The longest shutdown in history

4 minute read


At a fundamental level not a lot changed for the USD on Friday. The government remained partially shutdown, with hundreds of thousands of employees receiving no pay. The president back away from using emergency funds to pay for his Wall, resisting encouragement from his own party to provide a temporary fix. US economic data were limited to consumer price index figures, which showed headline inflation slowing from 2.2% to 1.9% while core inflation - excluding food and energy - was steady at 2.2%.  

Shortly after the inflation data the USD popped higher. The data were not enough to have sparked the move and it looked as though technical factors were at work.  


The EUR did its best to maintain a low economic profile on Friday but the figures this morning for euro zone industrial production were even bleaker than analysts had predicted. Output was down by 1.7% in November, leaving it 3.3% lower on the year.

Another concern is Greece, where the prime minister faces a vote of confidence after losing his slender parliamentary majority. Panos Kammenos, the leader of Mr Tsipras's nationalist coalition partner, took objection when the PM allowed Greece's northern neighbour to name itself "Republic of North Macedonia". Mr Kammenos believes that Greece has the sole right to the name Macedonia, which is the title of one of the Greek administrative divisions. The situation could lead to an early general election. That would not of itself necessarily be a bad thing but it would represent another uncertainty in a troubled region. The EUR is 0.5% lower on the day.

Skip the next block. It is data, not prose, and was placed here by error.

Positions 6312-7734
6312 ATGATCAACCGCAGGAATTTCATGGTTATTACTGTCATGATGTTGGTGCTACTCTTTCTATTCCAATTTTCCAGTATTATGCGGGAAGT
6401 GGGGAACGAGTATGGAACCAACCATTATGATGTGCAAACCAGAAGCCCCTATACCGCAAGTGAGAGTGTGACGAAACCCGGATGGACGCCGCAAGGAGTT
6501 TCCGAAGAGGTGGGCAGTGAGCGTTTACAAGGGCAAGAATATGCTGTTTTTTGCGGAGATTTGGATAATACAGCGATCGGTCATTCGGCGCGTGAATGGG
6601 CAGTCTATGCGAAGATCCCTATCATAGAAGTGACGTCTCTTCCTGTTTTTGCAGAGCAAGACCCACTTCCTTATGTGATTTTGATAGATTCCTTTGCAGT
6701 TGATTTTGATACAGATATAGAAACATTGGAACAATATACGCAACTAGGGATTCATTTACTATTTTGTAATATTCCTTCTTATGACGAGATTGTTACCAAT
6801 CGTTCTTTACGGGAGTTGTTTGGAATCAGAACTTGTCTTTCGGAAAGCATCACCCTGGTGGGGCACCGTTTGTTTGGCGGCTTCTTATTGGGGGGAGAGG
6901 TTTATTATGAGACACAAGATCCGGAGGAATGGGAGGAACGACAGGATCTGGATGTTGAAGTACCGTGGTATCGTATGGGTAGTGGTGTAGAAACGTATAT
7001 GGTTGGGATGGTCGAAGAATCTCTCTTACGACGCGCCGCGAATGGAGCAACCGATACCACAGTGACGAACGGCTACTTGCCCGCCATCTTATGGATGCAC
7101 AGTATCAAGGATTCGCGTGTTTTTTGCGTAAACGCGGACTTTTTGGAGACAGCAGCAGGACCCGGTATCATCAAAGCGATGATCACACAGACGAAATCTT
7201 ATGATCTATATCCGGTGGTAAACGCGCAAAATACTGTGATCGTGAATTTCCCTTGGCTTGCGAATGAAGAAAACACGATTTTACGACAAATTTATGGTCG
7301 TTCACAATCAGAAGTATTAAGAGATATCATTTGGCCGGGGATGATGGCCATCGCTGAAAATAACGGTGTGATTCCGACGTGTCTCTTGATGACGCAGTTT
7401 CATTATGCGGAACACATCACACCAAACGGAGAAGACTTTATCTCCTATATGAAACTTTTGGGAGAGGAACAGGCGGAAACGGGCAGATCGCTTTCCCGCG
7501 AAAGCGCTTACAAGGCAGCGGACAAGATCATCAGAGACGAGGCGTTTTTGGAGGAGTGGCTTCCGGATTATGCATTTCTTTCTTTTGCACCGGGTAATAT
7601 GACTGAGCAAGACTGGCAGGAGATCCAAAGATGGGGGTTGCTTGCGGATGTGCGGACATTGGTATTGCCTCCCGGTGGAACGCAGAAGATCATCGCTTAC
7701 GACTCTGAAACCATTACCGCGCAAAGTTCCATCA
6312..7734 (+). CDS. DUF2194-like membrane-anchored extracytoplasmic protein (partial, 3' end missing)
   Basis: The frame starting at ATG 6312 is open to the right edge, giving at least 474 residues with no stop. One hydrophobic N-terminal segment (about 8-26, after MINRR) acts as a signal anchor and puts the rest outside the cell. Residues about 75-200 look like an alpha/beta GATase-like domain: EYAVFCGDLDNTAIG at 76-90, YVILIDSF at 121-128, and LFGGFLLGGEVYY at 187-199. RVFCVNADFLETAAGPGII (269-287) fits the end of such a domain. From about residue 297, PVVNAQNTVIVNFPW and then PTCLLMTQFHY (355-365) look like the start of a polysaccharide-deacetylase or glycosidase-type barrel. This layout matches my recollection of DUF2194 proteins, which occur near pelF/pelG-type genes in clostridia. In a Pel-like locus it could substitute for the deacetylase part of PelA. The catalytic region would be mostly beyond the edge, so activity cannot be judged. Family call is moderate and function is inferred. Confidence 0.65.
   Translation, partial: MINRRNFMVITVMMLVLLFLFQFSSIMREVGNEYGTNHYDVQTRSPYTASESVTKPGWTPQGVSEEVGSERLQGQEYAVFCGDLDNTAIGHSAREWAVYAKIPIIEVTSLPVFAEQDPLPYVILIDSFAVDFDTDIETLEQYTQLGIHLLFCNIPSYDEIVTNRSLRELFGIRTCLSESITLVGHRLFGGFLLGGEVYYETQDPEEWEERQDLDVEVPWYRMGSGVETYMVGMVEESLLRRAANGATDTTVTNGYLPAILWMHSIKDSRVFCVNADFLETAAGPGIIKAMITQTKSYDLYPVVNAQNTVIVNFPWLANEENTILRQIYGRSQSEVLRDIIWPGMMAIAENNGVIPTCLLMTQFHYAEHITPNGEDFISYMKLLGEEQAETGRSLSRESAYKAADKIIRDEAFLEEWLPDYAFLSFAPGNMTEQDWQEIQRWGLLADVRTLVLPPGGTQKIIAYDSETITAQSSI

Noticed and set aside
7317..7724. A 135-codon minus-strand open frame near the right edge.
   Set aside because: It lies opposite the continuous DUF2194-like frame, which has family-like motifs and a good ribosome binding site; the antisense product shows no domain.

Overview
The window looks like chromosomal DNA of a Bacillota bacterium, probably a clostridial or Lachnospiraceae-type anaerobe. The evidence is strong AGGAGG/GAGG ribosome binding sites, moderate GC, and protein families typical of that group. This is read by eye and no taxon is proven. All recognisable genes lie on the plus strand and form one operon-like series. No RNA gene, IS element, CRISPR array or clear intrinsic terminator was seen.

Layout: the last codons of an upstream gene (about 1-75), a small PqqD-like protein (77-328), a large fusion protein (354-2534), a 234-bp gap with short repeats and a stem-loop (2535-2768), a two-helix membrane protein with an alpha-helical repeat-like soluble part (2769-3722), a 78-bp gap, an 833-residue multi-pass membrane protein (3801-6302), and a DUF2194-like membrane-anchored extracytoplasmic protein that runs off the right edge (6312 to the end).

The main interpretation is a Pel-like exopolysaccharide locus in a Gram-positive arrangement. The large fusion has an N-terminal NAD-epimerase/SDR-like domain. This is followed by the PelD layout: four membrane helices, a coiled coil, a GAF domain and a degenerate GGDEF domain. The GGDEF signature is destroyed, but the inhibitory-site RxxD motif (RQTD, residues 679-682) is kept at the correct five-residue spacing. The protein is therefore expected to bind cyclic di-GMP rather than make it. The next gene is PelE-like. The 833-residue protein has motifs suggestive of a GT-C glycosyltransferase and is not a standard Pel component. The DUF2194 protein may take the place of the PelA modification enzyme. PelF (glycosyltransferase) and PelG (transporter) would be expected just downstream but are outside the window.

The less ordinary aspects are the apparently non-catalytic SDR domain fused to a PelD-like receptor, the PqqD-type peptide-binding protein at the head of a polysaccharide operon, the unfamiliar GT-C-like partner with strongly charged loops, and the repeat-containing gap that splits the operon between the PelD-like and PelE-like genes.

After a good run earlier in the week the CAD ran out of steam on Friday. There were no Canadian ecostats to trouble the Loonie but a 5% decline in oil prices was quite enough to do the damage. The CAD's net loss for the day was 0.7%.

Despite Friday's setback the CAD had a positive week. It starts today 0.7% above its level last Monday morning.


Sterling had a terrific day, strengthening by an average of 1.1% against the other ten most actively-traded currencies and by 0.6% against the USD. Its good fortune was entirely the result of another development in the Brexit narrative. A newspaper reported that "senior cabinet ministers" believe Britain's departure from the EU will have to be postponed, whatever the result of tomorrow's vote in Parliament. Meanwhile the prime minister has adjusted her mantra about "my deal or no deal". In its latest iteration the line is "my deal or no Brexit". Investors quite like that idea, especially as everyone expected tomorrow's bill to go down.

There are no UK economic statistics on the agenda for today or tomorrow. All that matters is the Commons vote on the EU withdrawal bill, and what comes next.


Friday was a choppy day for the JPY and there was more choppiness in the Far East this morning. None of it related to Japan itself; it was the result of vacillating risk sentiment, especially in the wake of this morning's data from China. China's exports were 4.4% lower in November than for the same month in 2017 and import were down by 7.6%. The numbers were a worrying sign for the global economy.

After dropping back in New York on Friday the yen recovered early today. It is a net 0.2% higher against the USD. The Tokyo market is on vacation today.

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